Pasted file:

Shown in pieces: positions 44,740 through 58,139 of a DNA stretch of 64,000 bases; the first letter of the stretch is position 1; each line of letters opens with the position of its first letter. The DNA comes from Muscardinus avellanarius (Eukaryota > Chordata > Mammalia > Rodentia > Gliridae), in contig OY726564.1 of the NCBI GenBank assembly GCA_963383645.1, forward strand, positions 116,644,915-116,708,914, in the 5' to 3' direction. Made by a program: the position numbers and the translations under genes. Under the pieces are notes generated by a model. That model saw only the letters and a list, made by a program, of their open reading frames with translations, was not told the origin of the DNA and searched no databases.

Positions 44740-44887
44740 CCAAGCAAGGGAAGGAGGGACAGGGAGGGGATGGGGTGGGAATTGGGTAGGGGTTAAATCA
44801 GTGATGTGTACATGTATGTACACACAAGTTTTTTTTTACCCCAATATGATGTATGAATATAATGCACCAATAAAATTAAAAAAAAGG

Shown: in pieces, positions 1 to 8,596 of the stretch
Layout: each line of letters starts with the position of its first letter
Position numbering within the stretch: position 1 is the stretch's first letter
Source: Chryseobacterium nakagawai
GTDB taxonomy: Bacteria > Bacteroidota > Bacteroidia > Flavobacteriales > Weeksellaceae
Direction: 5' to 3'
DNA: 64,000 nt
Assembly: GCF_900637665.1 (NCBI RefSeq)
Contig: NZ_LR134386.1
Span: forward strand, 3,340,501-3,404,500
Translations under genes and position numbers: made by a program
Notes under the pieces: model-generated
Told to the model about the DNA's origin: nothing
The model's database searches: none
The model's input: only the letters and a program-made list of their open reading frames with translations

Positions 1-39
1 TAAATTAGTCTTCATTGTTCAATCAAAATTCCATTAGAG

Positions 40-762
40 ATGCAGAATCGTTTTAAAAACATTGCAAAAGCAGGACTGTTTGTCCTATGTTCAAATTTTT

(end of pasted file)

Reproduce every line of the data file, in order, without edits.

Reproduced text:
Shown in pieces: positions 44,740 through 58,139 of a DNA stretch of 64,000 bases; the first letter of the stretch is position 1; each line of letters opens with the position of its first letter. The DNA comes from Muscardinus avellanarius (Eukaryota > Chordata > Mammalia > Rodentia > Gliridae), in contig OY726564.1 of the NCBI GenBank assembly GCA_963383645.1, forward strand, positions 116,644,915-116,708,914, in the 5' to 3' direction. Made by a program: the position numbers and the translations under genes. Under the pieces are notes generated by a model. That model saw only the letters and a list, made by a program, of their open reading frames with translations, was not told the origin of the DNA and searched no databases.

Positions 44740-44887
44740 CCAAGCAAGGGAAGGAGGGACAGGGAGGGGATGGGGTGGGAATTGGGTAGGGGTTAAATCA
44801 GTGATGTGTACATGTATGTACACACAAGTTTTTTTTTACCCCAATATGATGTATGAATATAATGCACCAATAAAATTAAAAAAAAGG

Shown: in pieces, positions 1 to 8,596 of the stretch
Layout: each line of letters starts with the position of its first letter
Position numbering within the stretch: position 1 is the stretch's first letter
Source: Chryseobacterium nakagawai
GTDB taxonomy: Bacteria > Bacteroidota > Bacteroidia > Flavobacteriales > Weeksellaceae
Direction: 5' to 3'
DNA: 64,000 nt
Assembly: GCF_900637665.1 (NCBI RefSeq)
Contig: NZ_LR134386.1
Span: forward strand, 3,340,501-3,404,500
Translations under genes and position numbers: made by a program
Notes under the pieces: model-generated
Told to the model about the DNA's origin: nothing
The model's database searches: none
The model's input: only the letters and a program-made list of their open reading frames with translations

Positions 1-39
1 TAAATTAGTCTTCATTGTTCAATCAAAATTCCATTAGAG

Positions 40-762
40 ATGCAGAATCGTTTTAAAAACATTGCAAAAGCAGGACTGTTTGTCCTATGTTCAAATTTTT